“Little cosmic kite, which planet did you come from, to leave so many Englishmen behind, so that the country becomes a clenched fist crying for Argentina? Argentina 2, England 0! Die-goal, Die-goal, Diego Armando Maradona! Thank you, God, for football, for Maradona”
Victor Hugo Morales- Commentator, 1986
One of the things that really interested me when beginning my World Cup Dinners project was the way we understand and experience nations through different aspects of their culture. For me, watching football and eating food have always been two of the main ways of doing this, and making 32 meals from the 32 countries competing at this year’s tournament in Brazil has been an amazing journey in cooking, and a brilliant way to learn more about each nation. I hope you’ve all enjoyed it too!
The emergence of contrasting styles in football as ways of expressing national identity are really interesting to me- from Brazilian Samba, to Italian Catenaccio, Dutch Totaalvoetbal, and Spanish Tiki Taka, each represents and conjures ideas, and associations about an entire nation’s collective attitude.
Football was introduced to Argentina in the late 19th century when an influx of British immigrants arrived to work on the construction of the country’s railway network. The Brits established a number of football clubs, which would dominate the Argentine game, basing their play on the ‘English style’ which had a ‘gentlemanly’ philosophy grounded on physical fitness, collective discipline, common effort, and a machine like repetitive efficiency. However, as locals became interested in the game, and established their own clubs, they also developed their own approach – the Criollo (Creole) style.
Criollo, due to the Latin influence, was exactly the opposite of the English style- wandering, undisciplined, agile, skilful, and most importantly of all, it placed creativity of the individual at the centre of the play. Criollo is at it’s most effective when a team includes a ‘Pibe’, which literally translates as kid or young boy, but which takes on mythical status of a natural genius who emerges to lead his team to victory.
Diego Maradona remains the Pibe de Oro (the Golden Kid) of Argentinian football, and his greatest moment came it at Mexico ’86 where he captained La Albicelestes to victory. His defining moment of individual brilliance came in the quarter final match with England on 22 June 1986. In a match where tensions between the nations were already running high (they had been at war over the Falkland Islands just four years earlier), Argentina took the lead in the infamous ‘Hand of God’ incident where, without the referee spotting it, Maradona punched the ball over England’s goalkeeper Peter Shilton and into the net. What happened next was remarkable though, Maradona picked up the ball in midfield, and proceeded to slalom his way through the English team- it took him 11 touches and 10.6 seconds to beat six opponents—Beardsley, Reid, Butcher (twice), Fenwick, and Shilton to slot home ‘The Goal of the Century’.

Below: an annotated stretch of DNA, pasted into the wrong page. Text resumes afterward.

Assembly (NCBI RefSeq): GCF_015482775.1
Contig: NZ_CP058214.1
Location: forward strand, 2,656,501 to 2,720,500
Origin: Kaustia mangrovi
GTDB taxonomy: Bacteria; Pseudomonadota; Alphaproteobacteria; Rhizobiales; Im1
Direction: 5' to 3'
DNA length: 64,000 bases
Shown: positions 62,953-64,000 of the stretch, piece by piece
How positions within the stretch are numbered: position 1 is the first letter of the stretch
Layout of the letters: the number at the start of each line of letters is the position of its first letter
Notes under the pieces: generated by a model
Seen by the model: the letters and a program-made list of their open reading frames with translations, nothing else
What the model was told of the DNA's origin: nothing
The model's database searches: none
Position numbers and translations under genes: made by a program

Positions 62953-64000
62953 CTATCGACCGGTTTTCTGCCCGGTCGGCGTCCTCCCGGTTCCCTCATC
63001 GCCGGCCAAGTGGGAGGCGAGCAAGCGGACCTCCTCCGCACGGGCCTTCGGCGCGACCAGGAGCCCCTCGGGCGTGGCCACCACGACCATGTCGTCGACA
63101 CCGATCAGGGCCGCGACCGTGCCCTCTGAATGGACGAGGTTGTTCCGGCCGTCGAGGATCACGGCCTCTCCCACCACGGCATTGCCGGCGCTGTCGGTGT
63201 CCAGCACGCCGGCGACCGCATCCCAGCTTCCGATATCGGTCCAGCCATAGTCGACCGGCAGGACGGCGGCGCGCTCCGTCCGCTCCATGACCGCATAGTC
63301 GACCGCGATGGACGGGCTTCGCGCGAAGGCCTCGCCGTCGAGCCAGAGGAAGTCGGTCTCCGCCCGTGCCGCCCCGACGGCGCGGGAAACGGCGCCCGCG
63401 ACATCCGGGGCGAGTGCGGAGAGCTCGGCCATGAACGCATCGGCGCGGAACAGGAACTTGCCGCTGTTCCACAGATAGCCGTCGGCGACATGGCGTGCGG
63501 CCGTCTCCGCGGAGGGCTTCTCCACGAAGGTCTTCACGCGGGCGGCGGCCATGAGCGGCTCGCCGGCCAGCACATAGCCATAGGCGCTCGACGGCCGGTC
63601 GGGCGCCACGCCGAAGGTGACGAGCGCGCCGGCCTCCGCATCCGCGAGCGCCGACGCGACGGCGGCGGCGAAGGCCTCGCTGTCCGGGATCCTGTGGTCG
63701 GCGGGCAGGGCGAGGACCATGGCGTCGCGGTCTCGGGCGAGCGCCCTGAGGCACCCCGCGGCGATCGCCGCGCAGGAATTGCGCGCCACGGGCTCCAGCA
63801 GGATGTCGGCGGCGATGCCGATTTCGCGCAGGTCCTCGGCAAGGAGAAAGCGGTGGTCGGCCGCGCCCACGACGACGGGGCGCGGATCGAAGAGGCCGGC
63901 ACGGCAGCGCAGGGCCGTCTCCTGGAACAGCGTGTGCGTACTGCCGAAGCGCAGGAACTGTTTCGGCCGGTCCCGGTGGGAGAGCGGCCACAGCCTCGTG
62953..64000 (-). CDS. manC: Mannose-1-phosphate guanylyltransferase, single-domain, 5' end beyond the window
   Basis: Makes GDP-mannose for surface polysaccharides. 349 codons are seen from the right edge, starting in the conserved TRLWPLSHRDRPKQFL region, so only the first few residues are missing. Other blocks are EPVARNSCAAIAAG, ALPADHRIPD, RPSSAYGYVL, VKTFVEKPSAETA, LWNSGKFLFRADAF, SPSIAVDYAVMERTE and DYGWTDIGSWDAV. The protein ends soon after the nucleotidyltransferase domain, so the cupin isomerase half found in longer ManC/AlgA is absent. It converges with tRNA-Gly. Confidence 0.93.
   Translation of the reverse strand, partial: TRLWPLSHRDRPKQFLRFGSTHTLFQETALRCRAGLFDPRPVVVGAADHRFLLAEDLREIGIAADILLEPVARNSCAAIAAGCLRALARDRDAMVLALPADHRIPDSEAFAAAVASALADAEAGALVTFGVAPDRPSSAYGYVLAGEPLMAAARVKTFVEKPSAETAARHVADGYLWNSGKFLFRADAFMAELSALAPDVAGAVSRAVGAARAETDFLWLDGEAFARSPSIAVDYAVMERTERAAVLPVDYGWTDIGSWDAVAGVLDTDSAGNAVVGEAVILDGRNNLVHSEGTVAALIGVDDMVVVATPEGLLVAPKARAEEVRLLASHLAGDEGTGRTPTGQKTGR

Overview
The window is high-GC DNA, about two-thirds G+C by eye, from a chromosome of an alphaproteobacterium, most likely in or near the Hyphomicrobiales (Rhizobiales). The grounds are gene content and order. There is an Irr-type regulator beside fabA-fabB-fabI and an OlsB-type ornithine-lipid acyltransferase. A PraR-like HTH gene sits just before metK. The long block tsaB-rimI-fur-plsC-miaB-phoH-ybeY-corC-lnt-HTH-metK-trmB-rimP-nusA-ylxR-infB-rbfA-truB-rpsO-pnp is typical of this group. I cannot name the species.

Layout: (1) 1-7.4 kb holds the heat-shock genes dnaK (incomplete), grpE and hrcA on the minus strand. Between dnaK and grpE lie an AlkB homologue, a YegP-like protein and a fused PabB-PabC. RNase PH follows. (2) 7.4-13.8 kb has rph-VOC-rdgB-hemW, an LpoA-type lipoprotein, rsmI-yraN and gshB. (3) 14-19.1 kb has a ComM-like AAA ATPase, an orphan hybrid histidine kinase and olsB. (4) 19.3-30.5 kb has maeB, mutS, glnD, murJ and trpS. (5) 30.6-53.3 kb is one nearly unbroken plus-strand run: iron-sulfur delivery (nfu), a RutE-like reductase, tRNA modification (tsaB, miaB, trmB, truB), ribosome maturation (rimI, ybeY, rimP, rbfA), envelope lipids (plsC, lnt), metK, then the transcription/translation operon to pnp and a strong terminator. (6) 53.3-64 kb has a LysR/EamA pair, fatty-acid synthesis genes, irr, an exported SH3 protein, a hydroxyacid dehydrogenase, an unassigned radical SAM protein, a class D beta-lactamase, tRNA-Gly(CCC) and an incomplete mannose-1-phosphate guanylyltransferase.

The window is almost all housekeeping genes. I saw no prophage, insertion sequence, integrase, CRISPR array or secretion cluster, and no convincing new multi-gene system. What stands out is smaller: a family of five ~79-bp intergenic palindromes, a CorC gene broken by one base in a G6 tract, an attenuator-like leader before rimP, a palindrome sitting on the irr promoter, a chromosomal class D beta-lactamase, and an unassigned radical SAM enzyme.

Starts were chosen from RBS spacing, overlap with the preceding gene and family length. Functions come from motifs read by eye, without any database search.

This year Argentina have another pibe in the form of Lionel Messi, and while he has yet to reach the meteoric heights of Maradona, the scene is set for him to stake his claim as an all time great of World football. For the final I’m kitted out in one of my favourite international shirts of all time- the Argentina 1974 shirt- you can pick one up from the excellent range at Toffs!
I’ve saved my Argentinian World Cup Dinner for the final, and will be having a meal that conjures up romantic ideas of the Argentinian plains- Gaucho style Steak with Chimichurri sauce.
1 cup fresh parsley
1/2 cup fresh coriander
1/3 cup olive oil
1 tbsp red wine vinegar
2 garlic cloves crushed
Large pinch chilli flakes
1/2 tsp ground cumin
Salt and pepper to taste
To create a great Gaucho style charred steak there are a few important steps to follow-
1. First, take steak from fridge and pat dry with kitchen roll- this helps to give a nice charred crust when cooking.
2. Season with plenty of salt to further dry the surface.
3. Leave steak to reach room temperature for at least 1 hour.
4. When ready, heat the olive oil in a griddle pan till it’s medium-hot.
5. Cook steak on one side for 5 minutes, then flip and cook opposite side for a further 5 minutes.
6. For the final stage, turn the steak every 30 seconds for two turns both sides.
7. By now the steak will be perfect- charred on the outside, but nice and pink and succulent in the middle.
8. Let steak rest for 5 full minutes.
9. Slice into thick sections.
Puree all ingredients in processor. Transfer to bowl. (Can be made 2 hours ahead. Cover and let stand at room temperature.)
Serve the steak with a good covering of Chimichurri, fries and some tasty Malbec!
It’s been a great culinary adventure for me, and I hope you have enjoyed it too- it’s been one of the greatest World a Cups ever, and making meals, and finding out all about the nations taking part has been great fun.
Until next time World Cup Dinners fans, Cheers!